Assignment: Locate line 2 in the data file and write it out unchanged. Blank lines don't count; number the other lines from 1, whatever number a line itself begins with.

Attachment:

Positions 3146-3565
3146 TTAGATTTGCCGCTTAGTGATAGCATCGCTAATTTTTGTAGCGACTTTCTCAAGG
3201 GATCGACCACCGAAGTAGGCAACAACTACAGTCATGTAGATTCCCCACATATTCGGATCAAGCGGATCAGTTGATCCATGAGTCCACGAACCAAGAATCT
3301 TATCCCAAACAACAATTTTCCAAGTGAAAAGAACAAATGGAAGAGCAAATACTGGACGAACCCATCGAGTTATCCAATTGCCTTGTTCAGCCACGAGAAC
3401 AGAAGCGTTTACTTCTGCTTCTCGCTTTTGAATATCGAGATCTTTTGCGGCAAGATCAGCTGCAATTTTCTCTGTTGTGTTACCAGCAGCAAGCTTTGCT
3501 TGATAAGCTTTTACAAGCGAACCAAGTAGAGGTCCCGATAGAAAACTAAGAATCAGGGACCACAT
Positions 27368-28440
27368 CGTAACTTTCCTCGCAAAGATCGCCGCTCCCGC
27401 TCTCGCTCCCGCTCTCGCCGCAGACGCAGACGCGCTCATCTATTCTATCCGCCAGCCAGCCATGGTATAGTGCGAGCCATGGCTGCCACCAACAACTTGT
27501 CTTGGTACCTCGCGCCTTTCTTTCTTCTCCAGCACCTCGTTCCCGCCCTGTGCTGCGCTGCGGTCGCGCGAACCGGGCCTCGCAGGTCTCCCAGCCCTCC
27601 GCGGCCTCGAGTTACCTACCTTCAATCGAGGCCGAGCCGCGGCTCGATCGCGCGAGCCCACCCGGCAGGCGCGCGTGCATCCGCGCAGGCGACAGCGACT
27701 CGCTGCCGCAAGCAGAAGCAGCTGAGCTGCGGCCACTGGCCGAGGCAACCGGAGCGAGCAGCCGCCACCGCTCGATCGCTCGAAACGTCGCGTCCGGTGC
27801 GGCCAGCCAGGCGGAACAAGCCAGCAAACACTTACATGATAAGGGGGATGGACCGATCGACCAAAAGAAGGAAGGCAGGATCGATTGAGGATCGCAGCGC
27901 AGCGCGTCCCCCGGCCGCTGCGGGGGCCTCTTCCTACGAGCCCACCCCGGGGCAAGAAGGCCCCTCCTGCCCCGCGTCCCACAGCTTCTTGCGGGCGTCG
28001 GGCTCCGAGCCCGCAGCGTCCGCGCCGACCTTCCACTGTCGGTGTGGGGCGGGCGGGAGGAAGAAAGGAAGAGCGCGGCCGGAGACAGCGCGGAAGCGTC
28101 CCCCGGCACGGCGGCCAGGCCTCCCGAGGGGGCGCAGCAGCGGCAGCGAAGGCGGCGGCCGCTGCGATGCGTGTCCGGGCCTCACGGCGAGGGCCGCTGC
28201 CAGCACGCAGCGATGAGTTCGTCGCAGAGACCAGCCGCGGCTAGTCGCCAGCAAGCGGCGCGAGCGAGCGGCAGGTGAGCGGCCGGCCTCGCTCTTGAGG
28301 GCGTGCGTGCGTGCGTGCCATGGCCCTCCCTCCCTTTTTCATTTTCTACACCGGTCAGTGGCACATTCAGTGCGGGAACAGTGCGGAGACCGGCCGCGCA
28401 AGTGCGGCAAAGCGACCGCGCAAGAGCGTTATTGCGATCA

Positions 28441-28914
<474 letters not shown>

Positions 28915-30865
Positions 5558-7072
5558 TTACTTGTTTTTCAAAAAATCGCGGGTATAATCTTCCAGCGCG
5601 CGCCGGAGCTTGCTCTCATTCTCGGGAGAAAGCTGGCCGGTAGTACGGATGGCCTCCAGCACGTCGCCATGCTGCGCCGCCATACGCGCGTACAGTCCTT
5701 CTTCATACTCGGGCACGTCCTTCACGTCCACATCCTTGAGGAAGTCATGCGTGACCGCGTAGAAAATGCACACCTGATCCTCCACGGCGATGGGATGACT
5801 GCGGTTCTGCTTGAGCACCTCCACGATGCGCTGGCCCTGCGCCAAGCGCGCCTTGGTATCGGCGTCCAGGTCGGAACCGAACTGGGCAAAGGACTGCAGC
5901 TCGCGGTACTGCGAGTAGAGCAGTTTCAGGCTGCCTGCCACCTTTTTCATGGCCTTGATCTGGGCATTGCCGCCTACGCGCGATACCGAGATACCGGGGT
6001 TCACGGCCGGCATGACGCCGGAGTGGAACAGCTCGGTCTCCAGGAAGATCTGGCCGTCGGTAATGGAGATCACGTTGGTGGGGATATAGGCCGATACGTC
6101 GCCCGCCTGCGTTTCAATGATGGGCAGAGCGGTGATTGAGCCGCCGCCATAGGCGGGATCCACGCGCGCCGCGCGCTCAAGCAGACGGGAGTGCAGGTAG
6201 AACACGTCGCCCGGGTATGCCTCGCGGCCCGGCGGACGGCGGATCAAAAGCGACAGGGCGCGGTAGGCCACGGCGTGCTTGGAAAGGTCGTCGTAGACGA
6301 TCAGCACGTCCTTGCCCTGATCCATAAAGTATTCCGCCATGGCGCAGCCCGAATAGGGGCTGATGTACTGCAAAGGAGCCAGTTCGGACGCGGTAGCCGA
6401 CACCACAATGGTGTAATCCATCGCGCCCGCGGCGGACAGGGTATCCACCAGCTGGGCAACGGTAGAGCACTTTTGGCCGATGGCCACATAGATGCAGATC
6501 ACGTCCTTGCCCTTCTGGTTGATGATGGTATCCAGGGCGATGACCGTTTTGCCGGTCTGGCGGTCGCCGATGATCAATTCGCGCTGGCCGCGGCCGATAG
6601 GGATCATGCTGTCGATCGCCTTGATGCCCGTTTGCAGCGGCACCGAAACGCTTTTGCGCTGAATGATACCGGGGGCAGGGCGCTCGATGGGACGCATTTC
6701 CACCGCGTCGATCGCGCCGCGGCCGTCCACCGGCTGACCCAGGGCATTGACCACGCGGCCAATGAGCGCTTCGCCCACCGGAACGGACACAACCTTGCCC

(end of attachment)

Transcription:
3146 TTAGATTTGCCGCTTAGTGATAGCATCGCTAATTTTTGTAGCGACTTTCTCAAGG